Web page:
KOREAN worn by men and a chima was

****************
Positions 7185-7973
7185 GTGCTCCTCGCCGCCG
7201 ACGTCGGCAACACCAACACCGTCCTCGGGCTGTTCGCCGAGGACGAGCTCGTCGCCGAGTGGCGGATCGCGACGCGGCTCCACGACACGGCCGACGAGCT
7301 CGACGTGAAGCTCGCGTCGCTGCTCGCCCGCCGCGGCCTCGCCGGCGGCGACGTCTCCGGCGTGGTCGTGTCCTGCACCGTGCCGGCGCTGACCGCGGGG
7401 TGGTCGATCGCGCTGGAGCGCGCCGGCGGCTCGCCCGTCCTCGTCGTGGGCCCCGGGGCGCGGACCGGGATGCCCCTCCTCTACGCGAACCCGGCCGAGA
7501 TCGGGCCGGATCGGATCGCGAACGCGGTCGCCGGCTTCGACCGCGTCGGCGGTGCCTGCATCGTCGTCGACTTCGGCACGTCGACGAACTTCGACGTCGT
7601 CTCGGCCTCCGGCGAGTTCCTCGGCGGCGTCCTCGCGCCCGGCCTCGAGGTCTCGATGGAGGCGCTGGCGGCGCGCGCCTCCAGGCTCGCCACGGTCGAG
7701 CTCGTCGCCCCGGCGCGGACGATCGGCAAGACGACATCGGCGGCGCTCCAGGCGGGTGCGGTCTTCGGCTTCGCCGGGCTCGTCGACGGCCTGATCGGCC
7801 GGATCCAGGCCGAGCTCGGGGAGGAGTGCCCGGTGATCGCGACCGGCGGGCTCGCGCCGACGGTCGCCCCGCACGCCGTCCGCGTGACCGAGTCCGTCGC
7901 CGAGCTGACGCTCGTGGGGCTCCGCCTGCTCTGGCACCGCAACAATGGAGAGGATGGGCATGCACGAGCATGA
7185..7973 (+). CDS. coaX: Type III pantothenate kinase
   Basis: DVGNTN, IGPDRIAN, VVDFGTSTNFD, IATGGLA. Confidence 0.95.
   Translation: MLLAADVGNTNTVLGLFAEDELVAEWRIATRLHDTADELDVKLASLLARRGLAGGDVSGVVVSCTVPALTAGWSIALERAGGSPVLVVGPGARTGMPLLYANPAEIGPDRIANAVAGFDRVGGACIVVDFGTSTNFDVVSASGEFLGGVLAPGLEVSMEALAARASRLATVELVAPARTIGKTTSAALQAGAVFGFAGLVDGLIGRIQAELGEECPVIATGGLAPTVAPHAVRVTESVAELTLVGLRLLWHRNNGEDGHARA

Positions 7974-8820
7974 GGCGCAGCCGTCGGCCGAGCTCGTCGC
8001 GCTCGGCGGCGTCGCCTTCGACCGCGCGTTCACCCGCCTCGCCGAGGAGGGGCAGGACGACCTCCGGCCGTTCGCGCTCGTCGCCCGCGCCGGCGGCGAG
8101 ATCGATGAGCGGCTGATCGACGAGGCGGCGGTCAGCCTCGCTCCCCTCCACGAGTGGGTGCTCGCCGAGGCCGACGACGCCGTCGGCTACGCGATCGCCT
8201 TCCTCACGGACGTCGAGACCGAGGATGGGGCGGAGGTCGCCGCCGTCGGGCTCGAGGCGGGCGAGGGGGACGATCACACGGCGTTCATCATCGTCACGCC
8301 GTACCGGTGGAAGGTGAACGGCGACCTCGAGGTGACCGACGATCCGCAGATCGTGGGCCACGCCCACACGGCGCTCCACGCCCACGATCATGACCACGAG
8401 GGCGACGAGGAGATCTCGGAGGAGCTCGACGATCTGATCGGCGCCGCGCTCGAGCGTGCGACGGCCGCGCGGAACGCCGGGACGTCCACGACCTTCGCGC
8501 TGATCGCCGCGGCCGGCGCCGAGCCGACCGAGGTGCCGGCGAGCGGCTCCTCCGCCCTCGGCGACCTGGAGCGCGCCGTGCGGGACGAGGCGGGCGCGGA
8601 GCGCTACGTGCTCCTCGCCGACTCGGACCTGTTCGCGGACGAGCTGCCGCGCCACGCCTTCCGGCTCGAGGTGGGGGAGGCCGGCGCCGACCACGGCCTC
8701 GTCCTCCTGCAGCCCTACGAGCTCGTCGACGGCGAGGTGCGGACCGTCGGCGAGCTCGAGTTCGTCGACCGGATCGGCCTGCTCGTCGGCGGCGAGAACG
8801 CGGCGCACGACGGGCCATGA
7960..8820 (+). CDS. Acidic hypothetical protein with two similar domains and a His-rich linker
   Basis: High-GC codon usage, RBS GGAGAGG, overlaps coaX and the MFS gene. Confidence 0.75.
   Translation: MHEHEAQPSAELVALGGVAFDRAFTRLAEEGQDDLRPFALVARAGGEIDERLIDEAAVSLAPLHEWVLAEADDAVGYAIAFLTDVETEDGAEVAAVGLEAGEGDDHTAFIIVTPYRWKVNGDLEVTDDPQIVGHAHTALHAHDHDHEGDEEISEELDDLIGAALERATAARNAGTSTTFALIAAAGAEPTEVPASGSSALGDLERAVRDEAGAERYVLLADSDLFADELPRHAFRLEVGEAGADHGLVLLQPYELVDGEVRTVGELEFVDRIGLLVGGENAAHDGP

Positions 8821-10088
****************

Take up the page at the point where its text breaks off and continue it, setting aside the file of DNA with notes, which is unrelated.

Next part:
KOREAN TRADITIONAL CLOTHING : HANBOKINTRODUCTION1 A hanbok is the traditional dress or style of clothing seen in Korea as part of their everyday wear which are dated back to three kingdoms. 2 Those Kingdoms are Goryeo, Baekje and Silla.( 57 B.C. ~ 668 A.D. ) 3 Traditionally, the use of hanboks was wide spread across the South and the North but a different name was given to it in North Korea, it is known as the choson-ot. Most often, this traditional clothing was worn by people based on their social class, profession, gender and also by the season of the year.THE BEGINNING 4 From the research I have gathered, paintings dating back to the Goryeo Kingdom show the first signs of people wearing hanbok style clothing, which showed no difference in how men and women wore it but as it is traditionally known, a baji was worn by men and a chima was worn by women. A baji, also known as trousers were made for men in order for them to feel comfortable and spacious due to the size of them. A chima, which had similarities to that of a western pleaded skirt was worn with undergarments in order to give it an A-shaped look to it and make it comfortable and more appealing to women. 5 Apart from these two main clothing items, both genders wore an upper garment known as jeogori. 6 A jeogori’s focus point is it’s wide flared arm holes as it is said to symbolise the affection and care of korean people towards others. During the Goguryeo ( also known as Goryeo ) Kingdom we also start to see that the traditional jeogori had adapted a shorter length on the torso area, the sleeves also became shorter and a little more form fitting to the arms. Iconically known as the otgoreum ( bow ), was also newly added to the front of the jeogori, which was tied across the chest.7 We then see the last change of the hanbok during the Joseon Dynasty, which was a korean dynastic kingdom ( 1392 ~ 1910 ). During this period of time, the jeogori had become much more distinct towards which one was for the males and which was for the females. The males one stayed at hip length whilst for the women it had been shortened all the under the chest area and had become much more form fitting than it was in the past, however, the otgoreum stayed as it is. During the mid 20th century we see some subtle changes to the length of the women’s upper garment as it then decided to reverse and hit just above the waist.DIFFERENT STYLES FOR SOCIAL CLASSES AND OTHER EVENTS 8 Korean hanboks were dyed in different colours depending on their social status. Vibrant colours were often seen on upper class citizens as well as royalty and commoners often wore earthy coloured hanboks such as grey, white, brown, light pink and so on. The colours used in their clothing contained some sort of symbolism as the bright colours 9 “correspond with the five elements of the yin and yang theory”, which is why they tended to wear a lot of red, blue, yellow and black. In addition, the colour of a woman’s hanbok had other meanings apart from the ones stated. The use of a green jeogori meant that the woman wearing it is married, whilst the use of a yellow one means that the person wearing it is still eligible for marriage.Patterns were also used a lot of the time to enhance the overall appearance of the hanbok, some of the patterns were put on the chima and on the shoulders and sported pictures of a 10 “plant, animal, and other nature patterns”. The use of the patterns also symbolises what the person wearing it wished for such as if they wanted wealth, nobility or if they simply wanted a child.Royalty would wear patterns of strong symbols such as dragons and tigers. They would also use the embroidery of Chinese characters on their clothing wish for general positive outcomes in life.MATERIALS USED FOR DIFFERENT SOCIAL CLASSES 11 The vibrant colours worn by upper class people were often made by using dyes that were natural. Often, they would use a flowers natural colour in order to transfer it onto the clothing items. For instance, 12 “to obtain a red colour, one would ground red flower petals in a mortar, then put the grounded petals in a jar, and later rinse them with hot caustic soda”.13 During the hot summer, upper class people from the Joseon dynasty, which were also knows as the yangban would wear hanboks made out of materials such as ramie, whilst lower class citizens would wear clothing made out of hemp. During the winter, the upper class people would wear satin and silk fabrics whilst commoners wore hanboks created from cotton. EVOLUTION : MODERN DAY The hanbok is still very present in modern korean society, in fact, it has become one of South Korea’s main selling point for foreigners as they often want to try on their traditional clothing when traveling to the country. 14 Their own citizens often wear hanboks for special occasions such as weddings and other celebrations but are often based on what the person normally prefers rather than following their social class. 15 The youth of South Korea are so proud and fascinated by the clothing that they have even tried to incorporate it into their everyday wear by shortening the chima to knee length in order to make it more wearable. People have also been seen sporting jeogori’s with casual jeans and a belt as well as others simply pairing hanboks with sneakers to make it look fashionable. In my opinion, hanboks are here to stay for a long time and will most likely be seen on may fashion forward people as a statement piece.